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This Week in Business: Recession Fears


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Wednesday was not a great day for the company formerly known as Facebook. First came a lawsuit from the Federal Trade Commission and then, the company announced its first-ever revenue decline since it went public. The F.T.C., led by Lina Khan, one of Big Tech’s biggest critics, is suing Meta to block it from buying Within, a virtual reality company that would aid the leap by Meta’s chief executive, Mark Zuckerberg, into the metaverse. In the suit, the F.T.C. accused Meta of trying to buy a company that it should have to compete with. Meta responded that the agency had put together a case “based on ideology and speculation.” Later, the company reported that its second-quarter revenue was down 1 percent from the previous year, results that Mr. Zuckerberg put into the context of an “economic downturn that will have a broad impact” on digital advertising. Still, he appears relentless in advancing his vision for the next era of his business, and he has told employees that anyone who is not on board can leave.

The economy shrank for the second consecutive quarter, meeting the criteria for one common definition of a recession. Accounting for inflation, gross domestic product fell 0.2 percent in the second quarter, the Commerce Department said on Thursday. But while closely watched, G.D.P. isn’t the only indicator of a serious downturn: Economists use a broad set of data to determine the condition of the economy, including measures of income, spending and employment, and most maintain that the United States is not in a recession. And seen through the eyes of officials at the Federal Reserve, the latest G.D.P. numbers are a sign that their efforts to slow the economy are working. But the outlook is certainly dimming, particularly with the housing market slowing and a measure of layoffs creeping up.

The Federal Reserve pressed on with its single-minded pursuit of taming rising prices last week as it raised interest rates three-quarters of a percentage point. Policymakers had unanimously agreed on the supersize increase, which followed one of the same size in June, the largest since 1994. The Biden administration has said that it is largely relying on the Fed to bring inflation under control. But a day after the Fed meeting, President Biden announced that an agreement had been reached with Senator Joe Manchin III of West Virginia to advance a package known as the Inflation Reduction Act. Cecilia Rouse, who is the chair of Mr. Biden’s Council of Economic Advisers, said the plan would make “a meaningful contribution” to the government’s efforts to ease inflation.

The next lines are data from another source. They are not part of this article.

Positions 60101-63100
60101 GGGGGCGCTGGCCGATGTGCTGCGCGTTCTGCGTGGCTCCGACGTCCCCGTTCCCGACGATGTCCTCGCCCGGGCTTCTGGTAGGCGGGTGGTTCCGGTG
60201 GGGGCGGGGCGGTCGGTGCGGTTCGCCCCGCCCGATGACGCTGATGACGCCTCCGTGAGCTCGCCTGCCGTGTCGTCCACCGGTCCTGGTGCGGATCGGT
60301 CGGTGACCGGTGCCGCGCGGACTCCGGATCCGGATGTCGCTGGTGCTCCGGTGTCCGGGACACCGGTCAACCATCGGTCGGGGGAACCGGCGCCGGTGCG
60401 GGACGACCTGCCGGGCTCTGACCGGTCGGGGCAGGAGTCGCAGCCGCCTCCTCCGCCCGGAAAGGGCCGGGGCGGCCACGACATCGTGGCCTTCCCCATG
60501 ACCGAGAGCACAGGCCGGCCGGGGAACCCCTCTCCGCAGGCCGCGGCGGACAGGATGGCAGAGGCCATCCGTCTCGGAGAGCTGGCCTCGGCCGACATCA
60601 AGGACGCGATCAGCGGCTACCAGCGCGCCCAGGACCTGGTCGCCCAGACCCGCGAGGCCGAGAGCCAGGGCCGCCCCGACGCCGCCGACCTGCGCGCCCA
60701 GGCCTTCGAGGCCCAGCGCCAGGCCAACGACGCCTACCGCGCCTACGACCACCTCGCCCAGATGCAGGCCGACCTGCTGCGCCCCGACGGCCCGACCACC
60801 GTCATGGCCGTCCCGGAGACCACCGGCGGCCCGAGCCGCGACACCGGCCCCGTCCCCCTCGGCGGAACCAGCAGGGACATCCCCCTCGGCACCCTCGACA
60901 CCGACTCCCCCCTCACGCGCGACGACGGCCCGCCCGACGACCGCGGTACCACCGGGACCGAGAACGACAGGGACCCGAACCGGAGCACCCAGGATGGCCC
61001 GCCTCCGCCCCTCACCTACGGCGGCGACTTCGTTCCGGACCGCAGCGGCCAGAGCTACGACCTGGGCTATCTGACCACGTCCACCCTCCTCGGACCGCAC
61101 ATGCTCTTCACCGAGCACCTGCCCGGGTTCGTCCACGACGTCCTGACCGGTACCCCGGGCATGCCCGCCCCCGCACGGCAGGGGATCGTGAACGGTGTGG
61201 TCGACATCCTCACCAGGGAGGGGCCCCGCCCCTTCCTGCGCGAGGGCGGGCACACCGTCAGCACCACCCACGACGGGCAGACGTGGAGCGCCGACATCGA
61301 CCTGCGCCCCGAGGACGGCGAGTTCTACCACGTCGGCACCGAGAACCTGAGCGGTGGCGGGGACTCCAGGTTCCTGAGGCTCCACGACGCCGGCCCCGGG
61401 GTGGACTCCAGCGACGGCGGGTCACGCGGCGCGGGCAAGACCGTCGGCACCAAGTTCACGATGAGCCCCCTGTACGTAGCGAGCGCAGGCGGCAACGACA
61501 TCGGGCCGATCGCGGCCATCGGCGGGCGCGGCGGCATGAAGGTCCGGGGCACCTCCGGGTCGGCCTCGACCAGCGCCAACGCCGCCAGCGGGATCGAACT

As every other sector struggles with factors like rising production costs, shortages, supply chain snarls, changing consumer habits, the strength of the dollar against foreign currencies — the list goes on — global markets have one clear winner: energy. Shell last week reported $11.5 billion in earnings for the second quarter, another record for the company as soaring oil and gas prices spurred by the war in Ukraine drive huge profits. Exxon Mobil and Chevron followed suit, with record profits in the quarter, and BP will probably release similarly booming results on Tuesday. The company wrote off $25.5 billion for pulling out of Russia in the first quarter but celebrated an “exceptional” performance overall, more than doubling its profits from a year earlier. By the end of this week, the world’s major oil companies will together have reported that they’ve added tens of billions of dollars for their bottom lines, as high energy prices roil economies.

Job growth in June was higher than expected, indicating a still-booming labor market and growing economy. But that was not necessarily a good outcome for the Fed, whose officials are looking to a range of economic data for signs that the economy is slowing down from its heated pace. On the other hand, a strong jobs report is a useful messaging tool for the Biden administration when faced with questions about whether the economy is in a recession. The jobs report for July comes out on Friday, and economists will have a new number to parse as they try to figure out where the economy stands.

At its last meeting in June, Bank of England officials suggested that they might be less modest about rate increases in August after a series of quarter-point raises. At the moment, its benchmark rate is 1.25, the highest since 2009. But as is the case elsewhere, inflation in Britain is galloping at its fastest pace in decades, and some officials at the central bank are worried they’re not moving quickly enough to address it. In June, three of the nine people on the rate-setting committee voted for a half-point increase but were shut down by the majority. Policymakers may now be feeling pressure from other central banks that are acting more aggressively.

JetBlue Airways and Spirit Airlines announced plans to merge a day after Spirit broke off merger talks with Frontier Airlines. A Trader Joe’s in Hadley, Mass., became the first of the company’s more than 500 stores to unionize. Instagram backpedaled on some of its product changes after celebrities joined a user-led backlash.


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